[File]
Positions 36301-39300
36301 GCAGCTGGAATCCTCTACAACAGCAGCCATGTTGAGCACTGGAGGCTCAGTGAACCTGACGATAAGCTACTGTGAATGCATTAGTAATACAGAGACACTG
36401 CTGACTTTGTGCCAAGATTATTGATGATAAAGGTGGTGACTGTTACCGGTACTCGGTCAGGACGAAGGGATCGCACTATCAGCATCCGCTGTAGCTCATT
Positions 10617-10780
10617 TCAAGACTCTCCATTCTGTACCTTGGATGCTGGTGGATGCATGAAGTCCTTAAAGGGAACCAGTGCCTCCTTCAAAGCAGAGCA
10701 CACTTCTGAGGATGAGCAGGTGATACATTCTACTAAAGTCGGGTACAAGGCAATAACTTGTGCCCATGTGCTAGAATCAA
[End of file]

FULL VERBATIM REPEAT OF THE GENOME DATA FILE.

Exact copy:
Positions 36301-39300
36301 GCAGCTGGAATCCTCTACAACAGCAGCCATGTTGAGCACTGGAGGCTCAGTGAACCTGACGATAAGCTACTGTGAATGCATTAGTAATACAGAGACACTG
36401 CTGACTTTGTGCCAAGATTATTGATGATAAAGGTGGTGACTGTTACCGGTACTCGGTCAGGACGAAGGGATCGCACTATCAGCATCCGCTGTAGCTCATT
Positions 10617-10780
10617 TCAAGACTCTCCATTCTGTACCTTGGATGCTGGTGGATGCATGAAGTCCTTAAAGGGAACCAGTGCCTCCTTCAAAGCAGAGCA
10701 CACTTCTGAGGATGAGCAGGTGATACATTCTACTAAAGTCGGGTACAAGGCAATAACTTGTGCCCATGTGCTAGAATCAA